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Thanks For That

Last week, I was on a flight when the standard safety demonstration began just before take-off. I zoned out for the standard ‘life jackets are under the seat, masks will drop, put your mask on before helping others and know where the exits are’ spiel. I’ve always thought the ‘helping yourself, before helping others’ expectation was a little counterintuitive, but I understand.

It was the next part of the announcement where my ears pricked up….the hostess announced in a calm and friendly voice ‘whilst we know that wearing a face mask can be an inconvenience, we would like to thank you for wearing yours correctly.’

At that moment, I looked around and couldn’t help but notice the number of people who pulled their masks up or made a slight adjustment to ensure they were wearing them correctly.

It got me thinking about that one simple statement:

  1. She acknowledged the challenge and inconvenience – that’s empathy.
  2. She thanked people for doing the right thing and talked to the majority of people doing the right thing, rather than the minority of rule breakers – that made you feel appreciated.
  3. She used ‘thank-you’ rather than ‘please’. Although both respectful and considerate word choices, ‘thank-you’ takes’ the choice away and becomes a statement of expectation. Please implies that you have a choice; it’s a question with options.
  4. There was no opportunity for confrontation and conflict.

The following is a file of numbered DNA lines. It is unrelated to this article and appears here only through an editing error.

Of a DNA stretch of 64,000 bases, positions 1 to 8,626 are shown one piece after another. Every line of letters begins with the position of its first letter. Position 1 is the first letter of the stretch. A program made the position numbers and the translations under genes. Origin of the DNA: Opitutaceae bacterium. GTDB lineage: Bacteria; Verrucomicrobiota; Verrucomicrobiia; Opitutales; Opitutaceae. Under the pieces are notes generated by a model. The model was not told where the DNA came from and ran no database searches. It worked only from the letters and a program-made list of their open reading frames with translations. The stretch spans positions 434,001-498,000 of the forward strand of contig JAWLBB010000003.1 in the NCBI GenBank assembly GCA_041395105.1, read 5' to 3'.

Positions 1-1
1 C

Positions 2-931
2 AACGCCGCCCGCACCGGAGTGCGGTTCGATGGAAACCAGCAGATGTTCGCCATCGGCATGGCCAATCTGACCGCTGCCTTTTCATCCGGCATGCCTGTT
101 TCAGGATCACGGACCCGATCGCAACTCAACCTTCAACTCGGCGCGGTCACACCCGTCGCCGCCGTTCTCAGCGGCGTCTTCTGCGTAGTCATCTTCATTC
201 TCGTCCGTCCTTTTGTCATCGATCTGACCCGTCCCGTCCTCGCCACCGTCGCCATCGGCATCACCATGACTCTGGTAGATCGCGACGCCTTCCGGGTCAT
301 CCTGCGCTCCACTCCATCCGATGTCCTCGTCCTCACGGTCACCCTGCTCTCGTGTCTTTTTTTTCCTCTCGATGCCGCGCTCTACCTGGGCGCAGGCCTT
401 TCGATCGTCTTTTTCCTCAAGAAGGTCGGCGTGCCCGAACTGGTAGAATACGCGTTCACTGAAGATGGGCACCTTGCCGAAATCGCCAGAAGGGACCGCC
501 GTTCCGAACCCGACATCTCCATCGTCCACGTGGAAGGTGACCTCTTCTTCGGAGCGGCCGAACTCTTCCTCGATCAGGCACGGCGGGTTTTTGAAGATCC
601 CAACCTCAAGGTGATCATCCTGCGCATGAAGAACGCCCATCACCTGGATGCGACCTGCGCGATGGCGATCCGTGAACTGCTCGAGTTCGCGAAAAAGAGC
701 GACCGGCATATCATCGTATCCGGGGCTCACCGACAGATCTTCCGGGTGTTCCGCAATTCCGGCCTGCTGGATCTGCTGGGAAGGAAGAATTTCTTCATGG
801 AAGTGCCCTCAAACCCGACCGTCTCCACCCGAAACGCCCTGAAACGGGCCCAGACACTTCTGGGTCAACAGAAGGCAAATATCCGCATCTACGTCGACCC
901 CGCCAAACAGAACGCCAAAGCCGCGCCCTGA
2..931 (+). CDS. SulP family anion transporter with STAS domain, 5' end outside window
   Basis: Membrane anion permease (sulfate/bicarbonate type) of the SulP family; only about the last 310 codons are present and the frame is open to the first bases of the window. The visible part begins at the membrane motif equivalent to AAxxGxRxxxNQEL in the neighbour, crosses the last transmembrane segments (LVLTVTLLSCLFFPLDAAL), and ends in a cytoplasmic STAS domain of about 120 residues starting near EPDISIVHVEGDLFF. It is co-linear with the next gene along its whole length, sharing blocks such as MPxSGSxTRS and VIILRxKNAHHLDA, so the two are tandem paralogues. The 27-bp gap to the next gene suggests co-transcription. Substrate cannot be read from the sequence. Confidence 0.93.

Our choice of words can be powerful and can influence the behaviour of others around us. Even better, we can influence individuals without them being aware. This is what happened on the plane. The term for this magic trick is called Priming.

Priming can be a very useful strategy to deploy in the classroom. It lifts your spirits as the teacher, it’s a pat on the back for those students doing the right thing and it may just be the subtle reminder for the young person doing the wrong thing to modify their behaviour. Talking to the behaviours you want to see more of can be rewarding for everyone.

Furthermore, making a statement with a ‘thanks’ implies an expectation. It may be something like ‘pop that piece of paper in the bin and get your book out, thanks.’ It’s more effective than ‘can you please pop that piece of paper in the bin and get your book out? There is a choice here, and the answer could simply be ‘no’. Then where do you go?

Choosing the right words won’t solve all your challenges, but it will tilt the odds in your favour.

Check out other articles Simon has written here.